Quite often a piece of information will only lead to more questions —which I think is the fun part of researching.
For example, the picture featured with this post is my great-great grandfather John Pieratt and a young woman.
Researching my family tree, John (1817-1868) and his first wife, Deborah (1821-1859) left Kentucky in 1854 to move to the new Territory of Kansas. (Their journey was the basis of my book Trail of Thread, which is a great book to use as a class project about traveling by wagon trains during the 1800s.) They were both listed in the 1850 census of Bath County, Kentucky, but John and his second wife, Nancy (1830-1863) were listed in the 1860 census of Lawrence, Douglas County, Kansas.
Looking at these two people in the photo you see a big age difference between them. That leads me to believe the woman with John was wife number three, Sarah (1846-1914) whom he married in 1865. Notice she is holding a bible in her lap? That gesture was seen in photos of that era if the woman was pregnant.
So, I already know that John lost two wives and was 29 years older than his third wife when this picture was taken, probably in 1866 when Sarah had her first child. Imagine the stories you could write—and the emotions of not only John—but his children of his first marriage that were older than Sarah?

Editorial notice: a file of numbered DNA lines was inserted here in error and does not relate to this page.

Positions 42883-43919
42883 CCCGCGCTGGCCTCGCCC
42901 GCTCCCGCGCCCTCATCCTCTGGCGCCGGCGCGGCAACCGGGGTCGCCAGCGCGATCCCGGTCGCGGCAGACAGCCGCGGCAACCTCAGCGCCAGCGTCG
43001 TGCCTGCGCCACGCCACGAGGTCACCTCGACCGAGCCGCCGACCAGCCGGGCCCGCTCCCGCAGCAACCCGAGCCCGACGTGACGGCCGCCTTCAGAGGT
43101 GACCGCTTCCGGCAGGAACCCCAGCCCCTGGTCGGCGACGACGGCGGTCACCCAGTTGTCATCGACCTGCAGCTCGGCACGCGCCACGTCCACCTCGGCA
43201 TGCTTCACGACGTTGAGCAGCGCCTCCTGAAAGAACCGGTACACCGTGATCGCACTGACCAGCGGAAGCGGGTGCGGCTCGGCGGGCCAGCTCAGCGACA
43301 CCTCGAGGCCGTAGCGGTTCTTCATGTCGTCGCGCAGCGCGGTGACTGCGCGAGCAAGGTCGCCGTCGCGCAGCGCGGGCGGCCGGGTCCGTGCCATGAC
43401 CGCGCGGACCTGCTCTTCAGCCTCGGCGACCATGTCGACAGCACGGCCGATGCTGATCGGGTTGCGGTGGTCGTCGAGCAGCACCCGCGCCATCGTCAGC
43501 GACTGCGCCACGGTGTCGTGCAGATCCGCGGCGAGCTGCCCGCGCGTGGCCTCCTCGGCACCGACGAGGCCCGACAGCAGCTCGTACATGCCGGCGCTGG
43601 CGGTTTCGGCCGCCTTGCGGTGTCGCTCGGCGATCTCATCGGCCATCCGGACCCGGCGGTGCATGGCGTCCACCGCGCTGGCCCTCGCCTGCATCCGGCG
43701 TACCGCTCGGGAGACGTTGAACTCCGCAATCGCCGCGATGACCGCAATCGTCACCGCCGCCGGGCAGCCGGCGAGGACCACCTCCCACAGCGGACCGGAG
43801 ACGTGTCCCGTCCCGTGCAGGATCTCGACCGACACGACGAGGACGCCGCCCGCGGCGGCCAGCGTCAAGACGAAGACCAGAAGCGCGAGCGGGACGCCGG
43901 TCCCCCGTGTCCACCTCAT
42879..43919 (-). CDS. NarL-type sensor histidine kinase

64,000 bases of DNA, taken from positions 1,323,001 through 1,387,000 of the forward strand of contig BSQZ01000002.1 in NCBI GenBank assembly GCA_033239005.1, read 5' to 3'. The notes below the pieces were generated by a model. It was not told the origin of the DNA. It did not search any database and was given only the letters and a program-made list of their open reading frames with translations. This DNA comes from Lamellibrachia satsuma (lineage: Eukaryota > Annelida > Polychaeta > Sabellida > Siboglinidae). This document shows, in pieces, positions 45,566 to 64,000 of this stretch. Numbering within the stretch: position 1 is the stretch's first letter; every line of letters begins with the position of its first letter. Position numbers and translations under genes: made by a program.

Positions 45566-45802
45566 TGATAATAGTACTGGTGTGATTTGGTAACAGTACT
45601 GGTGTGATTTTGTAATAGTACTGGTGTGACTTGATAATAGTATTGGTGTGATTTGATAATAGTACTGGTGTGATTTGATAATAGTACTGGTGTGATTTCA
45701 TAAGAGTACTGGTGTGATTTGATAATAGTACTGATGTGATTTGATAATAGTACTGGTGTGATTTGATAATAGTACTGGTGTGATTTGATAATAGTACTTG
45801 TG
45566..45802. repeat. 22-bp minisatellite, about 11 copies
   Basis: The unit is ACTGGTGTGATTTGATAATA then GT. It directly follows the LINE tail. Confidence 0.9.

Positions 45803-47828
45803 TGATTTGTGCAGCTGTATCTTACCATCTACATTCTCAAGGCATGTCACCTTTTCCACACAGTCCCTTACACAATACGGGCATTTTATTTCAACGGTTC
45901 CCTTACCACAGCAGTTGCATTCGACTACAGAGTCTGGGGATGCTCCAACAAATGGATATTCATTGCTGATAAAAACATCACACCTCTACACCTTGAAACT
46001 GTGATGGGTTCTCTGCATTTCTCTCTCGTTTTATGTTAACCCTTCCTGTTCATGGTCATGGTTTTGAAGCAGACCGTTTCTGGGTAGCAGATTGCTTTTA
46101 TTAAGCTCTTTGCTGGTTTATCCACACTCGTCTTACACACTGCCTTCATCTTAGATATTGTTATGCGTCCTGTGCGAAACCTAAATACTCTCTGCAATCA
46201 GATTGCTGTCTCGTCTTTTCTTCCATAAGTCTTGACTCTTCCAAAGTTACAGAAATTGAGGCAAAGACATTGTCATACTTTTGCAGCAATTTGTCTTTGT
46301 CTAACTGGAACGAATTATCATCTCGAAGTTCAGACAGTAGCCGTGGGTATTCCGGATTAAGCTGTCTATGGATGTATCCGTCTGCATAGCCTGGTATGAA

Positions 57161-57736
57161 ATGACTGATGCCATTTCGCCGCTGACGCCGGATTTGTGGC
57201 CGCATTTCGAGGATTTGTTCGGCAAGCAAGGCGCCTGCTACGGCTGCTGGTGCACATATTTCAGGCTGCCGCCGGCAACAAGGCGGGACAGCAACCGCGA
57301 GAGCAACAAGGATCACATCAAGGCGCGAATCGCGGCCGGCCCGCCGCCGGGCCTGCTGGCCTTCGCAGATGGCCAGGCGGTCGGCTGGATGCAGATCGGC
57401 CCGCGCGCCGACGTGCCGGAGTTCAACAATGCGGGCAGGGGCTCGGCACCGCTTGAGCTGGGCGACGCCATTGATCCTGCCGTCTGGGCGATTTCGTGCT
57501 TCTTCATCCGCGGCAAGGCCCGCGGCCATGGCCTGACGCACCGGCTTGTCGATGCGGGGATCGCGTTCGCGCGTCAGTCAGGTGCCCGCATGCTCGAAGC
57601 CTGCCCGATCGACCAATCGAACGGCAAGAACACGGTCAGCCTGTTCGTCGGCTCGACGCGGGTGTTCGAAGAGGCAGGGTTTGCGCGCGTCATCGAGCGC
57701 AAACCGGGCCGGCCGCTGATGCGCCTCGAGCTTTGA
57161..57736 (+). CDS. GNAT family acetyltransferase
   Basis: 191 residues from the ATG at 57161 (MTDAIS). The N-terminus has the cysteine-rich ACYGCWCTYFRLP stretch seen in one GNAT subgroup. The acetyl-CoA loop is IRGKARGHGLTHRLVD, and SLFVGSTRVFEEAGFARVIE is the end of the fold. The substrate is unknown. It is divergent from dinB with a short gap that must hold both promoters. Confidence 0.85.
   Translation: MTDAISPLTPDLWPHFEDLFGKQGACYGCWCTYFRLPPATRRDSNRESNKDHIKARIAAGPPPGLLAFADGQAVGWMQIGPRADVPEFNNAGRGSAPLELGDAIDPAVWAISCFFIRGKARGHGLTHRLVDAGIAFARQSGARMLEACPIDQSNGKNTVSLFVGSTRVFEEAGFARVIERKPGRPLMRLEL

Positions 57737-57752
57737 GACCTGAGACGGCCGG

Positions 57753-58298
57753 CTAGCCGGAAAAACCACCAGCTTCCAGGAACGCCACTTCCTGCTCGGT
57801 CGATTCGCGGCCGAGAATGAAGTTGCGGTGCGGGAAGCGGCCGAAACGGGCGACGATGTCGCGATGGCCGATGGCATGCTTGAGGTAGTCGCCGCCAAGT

Add stories from newspaper clippings of Lawrence’s problems during the Bleeding Kansas era and the Civil War (which are featured in my books Thimble of Soil and Stitch of Courage), and it’s easy for me to write fictional accounts of what was going on around their area, and the emotions that had to be felt by my family during that time period.
One more look at birth and death dates and I realize Sarah gives birth to her second child two days after John dies from blood poisoning. Oh my! Can you imagine what she went through?!
I just put myself in Sarah’s place and pour her emotions into my words. Is it fact or fiction? It doesn’t matter to the reader at this point because the reader has become a young mother and widow in 1868…
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